In this lecture I would like to discuss only one point -- itself rather marginal to the dialogue itself -- which, in the context of the issue of "faith and reason," I found interesting and which can serve as the starting point for my reflections on this issue.
In the seventh conversation ("diálesis" -- controversy) edited by professor Khoury, the emperor touches on the theme of the jihad (holy war). The emperor must have known that sura 2:256 reads: "There is no compulsion in religion." It is one of the suras of the early period, when Mohammed was still powerless and under [threat]. But naturally the emperor also knew the instructions, developed later and recorded in the Koran, concerning holy war.
Without descending to details, such as the difference in treatment accorded to those who have the "Book" and the "infidels," he turns to his interlocutor somewhat brusquely with the central question on the relationship between religion and violence in general, in these words: "Show me just what Mohammed brought that was new, and there you will find things only evil and inhuman, such as his command to spread by the sword the faith he preached."
The emperor goes on to explain in detail the reasons why spreading the faith through violence is something unreasonable. Violence is incompatible with the nature of God and the nature of the soul. "God is not pleased by blood, and not acting reasonably ("syn logo") is contrary to God's nature. Faith is born of the soul, not the body. Whoever would lead someone to faith needs the ability to speak well and to reason properly, without violence and threats.... To convince a reasonable soul, one does not need a strong arm, or weapons of any kind, or any other means of threatening a person with death...."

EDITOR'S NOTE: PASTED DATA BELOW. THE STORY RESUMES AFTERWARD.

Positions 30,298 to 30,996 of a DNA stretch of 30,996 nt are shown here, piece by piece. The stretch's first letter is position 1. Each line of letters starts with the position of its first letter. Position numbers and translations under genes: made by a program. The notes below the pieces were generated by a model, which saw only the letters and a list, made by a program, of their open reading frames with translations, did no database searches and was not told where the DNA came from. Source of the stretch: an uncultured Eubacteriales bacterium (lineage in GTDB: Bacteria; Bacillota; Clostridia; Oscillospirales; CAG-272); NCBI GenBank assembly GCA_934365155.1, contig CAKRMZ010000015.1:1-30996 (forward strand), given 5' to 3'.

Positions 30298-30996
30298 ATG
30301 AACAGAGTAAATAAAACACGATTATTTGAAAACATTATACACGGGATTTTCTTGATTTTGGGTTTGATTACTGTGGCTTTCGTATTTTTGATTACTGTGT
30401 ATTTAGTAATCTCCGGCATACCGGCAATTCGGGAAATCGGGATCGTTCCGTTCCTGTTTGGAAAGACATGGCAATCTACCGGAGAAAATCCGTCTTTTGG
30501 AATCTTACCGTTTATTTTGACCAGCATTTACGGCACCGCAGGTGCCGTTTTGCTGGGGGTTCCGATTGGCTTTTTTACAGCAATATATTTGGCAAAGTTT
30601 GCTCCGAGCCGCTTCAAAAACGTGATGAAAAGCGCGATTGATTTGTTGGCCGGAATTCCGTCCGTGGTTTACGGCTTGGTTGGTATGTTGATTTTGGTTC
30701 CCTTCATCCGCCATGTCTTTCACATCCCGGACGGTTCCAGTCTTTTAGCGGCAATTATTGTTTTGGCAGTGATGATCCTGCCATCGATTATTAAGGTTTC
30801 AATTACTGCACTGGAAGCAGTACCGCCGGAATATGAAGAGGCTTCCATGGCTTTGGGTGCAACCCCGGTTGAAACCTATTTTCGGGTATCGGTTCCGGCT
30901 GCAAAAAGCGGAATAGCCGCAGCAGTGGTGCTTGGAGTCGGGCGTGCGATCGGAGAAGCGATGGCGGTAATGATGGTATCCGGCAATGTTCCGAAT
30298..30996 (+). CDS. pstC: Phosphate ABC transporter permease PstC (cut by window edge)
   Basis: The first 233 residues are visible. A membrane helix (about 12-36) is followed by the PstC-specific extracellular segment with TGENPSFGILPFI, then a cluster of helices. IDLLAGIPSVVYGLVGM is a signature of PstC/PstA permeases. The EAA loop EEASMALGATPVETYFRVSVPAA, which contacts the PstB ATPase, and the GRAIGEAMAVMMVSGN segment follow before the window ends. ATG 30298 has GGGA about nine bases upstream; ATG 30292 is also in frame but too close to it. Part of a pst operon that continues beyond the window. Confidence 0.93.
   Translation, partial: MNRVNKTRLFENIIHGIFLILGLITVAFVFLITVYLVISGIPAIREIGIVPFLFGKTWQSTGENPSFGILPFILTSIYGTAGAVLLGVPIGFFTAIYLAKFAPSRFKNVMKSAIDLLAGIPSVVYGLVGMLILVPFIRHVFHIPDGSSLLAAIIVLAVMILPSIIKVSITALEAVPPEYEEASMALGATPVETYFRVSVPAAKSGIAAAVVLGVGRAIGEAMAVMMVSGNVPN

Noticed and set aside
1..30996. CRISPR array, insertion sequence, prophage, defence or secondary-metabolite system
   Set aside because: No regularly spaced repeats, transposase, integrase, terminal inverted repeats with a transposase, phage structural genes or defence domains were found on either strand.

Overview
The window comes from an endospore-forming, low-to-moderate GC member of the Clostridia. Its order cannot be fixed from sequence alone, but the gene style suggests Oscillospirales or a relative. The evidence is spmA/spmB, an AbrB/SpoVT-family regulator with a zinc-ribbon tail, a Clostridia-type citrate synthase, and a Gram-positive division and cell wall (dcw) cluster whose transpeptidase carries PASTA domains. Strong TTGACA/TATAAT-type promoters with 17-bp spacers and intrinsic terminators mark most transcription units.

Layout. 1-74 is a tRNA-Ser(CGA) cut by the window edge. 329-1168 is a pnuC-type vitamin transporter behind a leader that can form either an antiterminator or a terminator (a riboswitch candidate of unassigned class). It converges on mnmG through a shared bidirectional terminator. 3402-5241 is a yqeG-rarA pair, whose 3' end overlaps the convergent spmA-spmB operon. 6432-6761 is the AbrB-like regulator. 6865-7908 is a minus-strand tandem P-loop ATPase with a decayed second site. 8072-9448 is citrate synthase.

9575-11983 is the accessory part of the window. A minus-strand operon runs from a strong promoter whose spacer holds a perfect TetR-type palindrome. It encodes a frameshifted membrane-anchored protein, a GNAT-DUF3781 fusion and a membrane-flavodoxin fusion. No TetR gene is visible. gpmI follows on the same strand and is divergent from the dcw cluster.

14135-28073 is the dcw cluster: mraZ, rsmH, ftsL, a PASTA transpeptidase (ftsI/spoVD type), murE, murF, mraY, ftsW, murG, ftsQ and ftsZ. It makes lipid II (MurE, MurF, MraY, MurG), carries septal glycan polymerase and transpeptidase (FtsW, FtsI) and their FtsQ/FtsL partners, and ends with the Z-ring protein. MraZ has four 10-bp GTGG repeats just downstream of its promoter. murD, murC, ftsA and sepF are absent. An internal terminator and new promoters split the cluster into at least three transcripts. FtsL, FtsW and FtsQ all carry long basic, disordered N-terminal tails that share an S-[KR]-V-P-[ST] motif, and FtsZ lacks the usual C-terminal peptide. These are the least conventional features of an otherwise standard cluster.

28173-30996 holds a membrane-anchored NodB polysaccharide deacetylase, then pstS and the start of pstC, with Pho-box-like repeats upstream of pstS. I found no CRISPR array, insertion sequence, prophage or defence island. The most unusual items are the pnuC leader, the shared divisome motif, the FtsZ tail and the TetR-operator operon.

read full papal address here
The remarks come in the greater context of a criticism against western Secularism -- not Islam. The illustration was made in passing, trying to convey a point. The topic of the address wasn't even about Islam. Yet in this criticism of western Secularism, the Muslim world is unable to tolerate even the mention of criticism (albeit ancient criticism) of the Islamic religion, not even as a passing illustration. The pope's citation of history struck a chord that is resonating with Muslims around the world for one reason and one reason only. It's true! All of it! And deep down inside Muslims know it, or their starting to realize it, and it frightens them. It fighters them enough to resort to violence, and thus fulfill the the very point made in the illustration. But let us not forget that it wasn't Pope Benedict who made this point. It was Byzantine emperor Manuel II Paleologus, and he made it some 615 years ago. Muslims aren't angry with the pope for daring to make such a point. They're angry at him for citing somebody else who did. In other words, according to the "peaceful" religion of Islam, a criticism against the religion isn't the only thing that will provoke Muslims to violence. But also the mere mention of somebody else who did the same.
I would like to close this post with a saying attributed to Jesus Christ himself: "all who draw the sword will die by the sword." (Matthew 26:52) I wonder if this saying applies to religions as much as it does to individuals. We know that the fascist radicals who promote Islamic hatred will one day die by the very same kind of violence they spawn. We need look no further than the Taliban in Afghanistan to see an example of that. My question is this. When all this is over, what will become of the so-called "religion of peace" itself? Without violence to spread the faith, will it implode? Can it possibly survive without coercion? Only God knows the answer to that question.